Supersize your WAN

Inexpensive SMB/branch office routers deliver advanced performance and security features.

Six years ago, we tested dual-WAN routers as a way to pump more bandwidth into small businesses that couldn't afford a T-1 and were stuck with relatively slow DSL and cable connections.

Today, speed is less of an issue. For example, our suburban test lab has an 18Mbps connection with AT&T's U-verse service and 15Mbps (with burst downloads as high as 30Mbps) with Time Warner Cable's Road Runner Turbo.

The critical need today is maintaining connectivity. The ability for dual-WAN routers to combine throughput from two sources, continue if one drops, then reconnect when the link comes back is a key selling point.

Of course, cost is important, too. A T-1 delivers better uptime than any connection from a phone or cable company, and a synchronous connection in and out, but at hundreds of dollars a month. Two 15M to 20Mbps small business broadband connections combined provide far more downstream throughput and 100% network redundancy, all for a total of $80 to $120 per month.

We tested six dual-WAN routers: Check Point 1000N, D-Link DFL-210, Netgear FVS336G, SonicWall TZ200, TRENDnet BRV324 and Xincom DPG603. All units share a fairly long list of standard features, including VPN support, DMZ support, some level of QoS, and firewalls of varying strength and granularity. Several of the more expensive units offer intrusion detection and prevention.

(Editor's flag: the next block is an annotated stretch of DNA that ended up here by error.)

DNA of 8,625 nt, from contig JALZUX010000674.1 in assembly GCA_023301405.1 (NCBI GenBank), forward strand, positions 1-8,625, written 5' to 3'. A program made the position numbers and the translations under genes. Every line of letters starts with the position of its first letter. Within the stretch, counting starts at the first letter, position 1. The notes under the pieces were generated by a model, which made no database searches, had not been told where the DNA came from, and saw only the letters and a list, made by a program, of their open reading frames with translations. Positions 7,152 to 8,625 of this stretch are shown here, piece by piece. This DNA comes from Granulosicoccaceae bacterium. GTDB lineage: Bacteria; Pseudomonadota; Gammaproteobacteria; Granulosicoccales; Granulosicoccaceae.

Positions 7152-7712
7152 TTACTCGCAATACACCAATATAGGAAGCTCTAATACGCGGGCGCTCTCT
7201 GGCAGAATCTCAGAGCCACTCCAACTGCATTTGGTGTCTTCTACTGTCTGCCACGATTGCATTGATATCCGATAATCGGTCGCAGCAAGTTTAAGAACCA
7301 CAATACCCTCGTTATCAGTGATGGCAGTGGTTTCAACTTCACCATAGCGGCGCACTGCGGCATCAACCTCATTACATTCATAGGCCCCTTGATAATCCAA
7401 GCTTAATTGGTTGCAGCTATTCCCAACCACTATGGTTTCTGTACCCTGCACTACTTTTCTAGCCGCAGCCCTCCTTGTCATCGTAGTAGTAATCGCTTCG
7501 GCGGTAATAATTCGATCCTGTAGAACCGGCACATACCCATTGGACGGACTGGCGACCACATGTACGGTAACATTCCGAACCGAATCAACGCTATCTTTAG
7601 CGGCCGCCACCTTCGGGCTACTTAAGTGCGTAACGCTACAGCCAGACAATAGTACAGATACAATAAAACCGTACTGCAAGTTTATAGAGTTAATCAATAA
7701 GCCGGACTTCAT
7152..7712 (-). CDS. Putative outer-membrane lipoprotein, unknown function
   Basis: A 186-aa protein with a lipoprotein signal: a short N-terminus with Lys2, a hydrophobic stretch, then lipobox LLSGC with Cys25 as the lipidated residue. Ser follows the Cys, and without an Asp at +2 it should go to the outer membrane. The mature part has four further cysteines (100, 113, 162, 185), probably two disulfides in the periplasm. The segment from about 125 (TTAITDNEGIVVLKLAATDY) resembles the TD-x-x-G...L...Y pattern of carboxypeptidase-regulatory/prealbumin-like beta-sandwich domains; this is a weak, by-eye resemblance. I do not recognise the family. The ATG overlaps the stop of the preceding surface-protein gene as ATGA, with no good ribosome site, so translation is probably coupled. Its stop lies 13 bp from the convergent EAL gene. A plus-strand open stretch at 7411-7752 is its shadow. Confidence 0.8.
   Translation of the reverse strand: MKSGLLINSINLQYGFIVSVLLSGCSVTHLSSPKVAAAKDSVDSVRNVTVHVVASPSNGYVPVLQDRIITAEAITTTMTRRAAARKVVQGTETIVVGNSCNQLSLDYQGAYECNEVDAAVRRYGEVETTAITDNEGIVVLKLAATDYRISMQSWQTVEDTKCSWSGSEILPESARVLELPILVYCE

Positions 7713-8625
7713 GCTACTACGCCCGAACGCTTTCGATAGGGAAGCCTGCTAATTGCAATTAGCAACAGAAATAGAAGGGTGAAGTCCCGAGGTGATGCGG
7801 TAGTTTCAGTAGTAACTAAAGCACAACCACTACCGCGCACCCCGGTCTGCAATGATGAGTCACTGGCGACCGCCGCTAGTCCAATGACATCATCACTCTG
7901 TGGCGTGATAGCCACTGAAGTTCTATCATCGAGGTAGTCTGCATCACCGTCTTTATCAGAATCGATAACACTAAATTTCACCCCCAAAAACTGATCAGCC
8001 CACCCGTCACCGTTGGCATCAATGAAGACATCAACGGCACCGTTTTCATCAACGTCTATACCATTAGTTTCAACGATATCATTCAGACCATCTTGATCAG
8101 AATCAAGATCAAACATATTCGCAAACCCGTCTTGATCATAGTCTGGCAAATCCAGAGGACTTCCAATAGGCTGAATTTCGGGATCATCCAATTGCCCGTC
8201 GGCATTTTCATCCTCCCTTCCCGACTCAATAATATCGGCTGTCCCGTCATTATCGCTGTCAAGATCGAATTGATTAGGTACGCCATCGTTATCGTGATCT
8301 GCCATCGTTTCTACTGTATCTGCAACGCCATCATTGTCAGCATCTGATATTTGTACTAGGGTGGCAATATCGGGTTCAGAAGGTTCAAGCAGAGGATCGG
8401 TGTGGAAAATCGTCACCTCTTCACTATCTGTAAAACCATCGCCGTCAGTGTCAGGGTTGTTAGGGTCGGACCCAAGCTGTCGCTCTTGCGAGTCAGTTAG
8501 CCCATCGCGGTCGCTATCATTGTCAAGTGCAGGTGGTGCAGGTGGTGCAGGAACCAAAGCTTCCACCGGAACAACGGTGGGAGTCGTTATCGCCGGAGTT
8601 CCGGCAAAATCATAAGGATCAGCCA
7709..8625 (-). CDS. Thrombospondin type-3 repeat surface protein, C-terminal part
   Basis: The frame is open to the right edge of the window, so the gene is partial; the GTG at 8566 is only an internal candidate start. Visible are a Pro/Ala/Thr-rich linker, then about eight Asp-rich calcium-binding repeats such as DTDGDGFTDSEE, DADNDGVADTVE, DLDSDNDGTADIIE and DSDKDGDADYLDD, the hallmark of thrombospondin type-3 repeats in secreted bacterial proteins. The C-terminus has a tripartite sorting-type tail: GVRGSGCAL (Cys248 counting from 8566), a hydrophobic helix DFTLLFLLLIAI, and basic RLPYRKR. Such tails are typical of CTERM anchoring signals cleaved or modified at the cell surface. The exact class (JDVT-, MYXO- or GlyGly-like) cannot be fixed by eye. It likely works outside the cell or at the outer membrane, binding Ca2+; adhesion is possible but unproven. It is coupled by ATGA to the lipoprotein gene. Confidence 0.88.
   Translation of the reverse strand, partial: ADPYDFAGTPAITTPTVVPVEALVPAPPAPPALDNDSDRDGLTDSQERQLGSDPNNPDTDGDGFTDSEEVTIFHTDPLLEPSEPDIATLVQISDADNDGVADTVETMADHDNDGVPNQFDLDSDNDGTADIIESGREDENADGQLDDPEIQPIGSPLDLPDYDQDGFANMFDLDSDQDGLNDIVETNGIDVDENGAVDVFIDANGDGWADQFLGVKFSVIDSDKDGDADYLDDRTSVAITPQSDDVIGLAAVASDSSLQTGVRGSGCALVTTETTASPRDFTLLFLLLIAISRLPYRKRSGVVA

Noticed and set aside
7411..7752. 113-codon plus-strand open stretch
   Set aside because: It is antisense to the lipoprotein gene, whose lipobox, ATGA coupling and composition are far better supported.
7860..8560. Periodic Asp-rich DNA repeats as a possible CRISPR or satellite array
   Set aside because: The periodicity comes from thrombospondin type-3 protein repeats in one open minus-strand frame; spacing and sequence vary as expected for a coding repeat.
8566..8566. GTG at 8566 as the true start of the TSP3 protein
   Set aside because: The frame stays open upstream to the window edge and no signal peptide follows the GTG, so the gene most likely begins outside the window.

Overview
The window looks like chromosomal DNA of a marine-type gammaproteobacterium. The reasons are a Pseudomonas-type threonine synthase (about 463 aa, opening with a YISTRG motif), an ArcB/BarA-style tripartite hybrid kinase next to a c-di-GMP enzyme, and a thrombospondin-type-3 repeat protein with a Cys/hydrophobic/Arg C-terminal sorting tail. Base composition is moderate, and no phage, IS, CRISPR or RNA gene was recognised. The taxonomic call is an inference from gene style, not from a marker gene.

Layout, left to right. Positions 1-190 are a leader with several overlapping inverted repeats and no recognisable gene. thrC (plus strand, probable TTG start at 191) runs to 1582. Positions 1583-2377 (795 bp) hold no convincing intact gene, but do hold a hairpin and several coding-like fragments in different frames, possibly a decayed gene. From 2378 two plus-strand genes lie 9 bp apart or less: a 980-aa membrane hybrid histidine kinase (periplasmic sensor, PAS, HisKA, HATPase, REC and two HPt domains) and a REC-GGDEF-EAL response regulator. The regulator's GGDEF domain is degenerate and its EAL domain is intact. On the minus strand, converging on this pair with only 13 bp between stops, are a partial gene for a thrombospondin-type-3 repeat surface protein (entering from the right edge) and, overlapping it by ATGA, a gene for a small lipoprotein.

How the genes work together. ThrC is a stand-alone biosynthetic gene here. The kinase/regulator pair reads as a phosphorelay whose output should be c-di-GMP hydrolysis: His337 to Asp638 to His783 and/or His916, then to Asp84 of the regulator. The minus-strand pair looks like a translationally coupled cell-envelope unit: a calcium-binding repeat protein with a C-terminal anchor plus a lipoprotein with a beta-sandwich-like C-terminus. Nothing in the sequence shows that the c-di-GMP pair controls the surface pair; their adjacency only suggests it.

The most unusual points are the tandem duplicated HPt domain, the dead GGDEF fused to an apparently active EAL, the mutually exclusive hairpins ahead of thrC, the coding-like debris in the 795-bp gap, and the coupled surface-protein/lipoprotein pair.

We found that the ability to separate traffic between two active WAN links is much improved compared with our last test. All units allow you to weight one WAN connection more heavily than the other in order to push traffic in that direction. Most offer ways to segment users or protocols to a specific WAN link. All support firewalls capable of passing the full throughput of almost all inexpensive broadband links that will be tied together by these dual-WAN routers.

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